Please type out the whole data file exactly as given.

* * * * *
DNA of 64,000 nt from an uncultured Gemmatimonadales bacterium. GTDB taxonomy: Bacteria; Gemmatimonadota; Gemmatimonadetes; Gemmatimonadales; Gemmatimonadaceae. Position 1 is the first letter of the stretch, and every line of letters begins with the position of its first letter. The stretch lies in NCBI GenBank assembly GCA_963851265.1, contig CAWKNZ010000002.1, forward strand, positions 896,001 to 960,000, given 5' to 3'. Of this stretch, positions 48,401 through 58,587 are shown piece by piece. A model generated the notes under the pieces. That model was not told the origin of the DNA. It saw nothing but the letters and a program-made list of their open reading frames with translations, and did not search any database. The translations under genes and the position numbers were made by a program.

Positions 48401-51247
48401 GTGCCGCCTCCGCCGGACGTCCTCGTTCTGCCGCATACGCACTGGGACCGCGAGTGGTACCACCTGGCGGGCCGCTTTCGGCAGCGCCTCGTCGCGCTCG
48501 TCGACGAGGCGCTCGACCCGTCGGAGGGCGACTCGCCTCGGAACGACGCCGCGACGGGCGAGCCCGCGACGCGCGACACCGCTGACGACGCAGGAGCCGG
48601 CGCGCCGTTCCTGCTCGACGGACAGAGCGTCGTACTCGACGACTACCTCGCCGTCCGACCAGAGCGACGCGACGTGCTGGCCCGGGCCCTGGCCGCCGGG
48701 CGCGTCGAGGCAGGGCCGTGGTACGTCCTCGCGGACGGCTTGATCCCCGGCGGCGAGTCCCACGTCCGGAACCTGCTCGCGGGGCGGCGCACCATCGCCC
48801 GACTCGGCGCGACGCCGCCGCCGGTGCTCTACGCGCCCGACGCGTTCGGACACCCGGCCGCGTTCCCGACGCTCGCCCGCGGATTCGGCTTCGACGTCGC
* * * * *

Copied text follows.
DNA of 64,000 nt from an uncultured Gemmatimonadales bacterium. GTDB taxonomy: Bacteria; Gemmatimonadota; Gemmatimonadetes; Gemmatimonadales; Gemmatimonadaceae. Position 1 is the first letter of the stretch, and every line of letters begins with the position of its first letter. The stretch lies in NCBI GenBank assembly GCA_963851265.1, contig CAWKNZ010000002.1, forward strand, positions 896,001 to 960,000, given 5' to 3'. Of this stretch, positions 48,401 through 58,587 are shown piece by piece. A model generated the notes under the pieces. That model was not told the origin of the DNA. It saw nothing but the letters and a program-made list of their open reading frames with translations, and did not search any database. The translations under genes and the position numbers were made by a program.

Positions 48401-51247
48401 GTGCCGCCTCCGCCGGACGTCCTCGTTCTGCCGCATACGCACTGGGACCGCGAGTGGTACCACCTGGCGGGCCGCTTTCGGCAGCGCCTCGTCGCGCTCG
48501 TCGACGAGGCGCTCGACCCGTCGGAGGGCGACTCGCCTCGGAACGACGCCGCGACGGGCGAGCCCGCGACGCGCGACACCGCTGACGACGCAGGAGCCGG
48601 CGCGCCGTTCCTGCTCGACGGACAGAGCGTCGTACTCGACGACTACCTCGCCGTCCGACCAGAGCGACGCGACGTGCTGGCCCGGGCCCTGGCCGCCGGG
48701 CGCGTCGAGGCAGGGCCGTGGTACGTCCTCGCGGACGGCTTGATCCCCGGCGGCGAGTCCCACGTCCGGAACCTGCTCGCGGGGCGGCGCACCATCGCCC
48801 GACTCGGCGCGACGCCGCCGCCGGTGCTCTACGCGCCCGACGCGTTCGGACACCCGGCCGCGTTCCCGACGCTCGCCCGCGGATTCGGCTTCGACGTCGC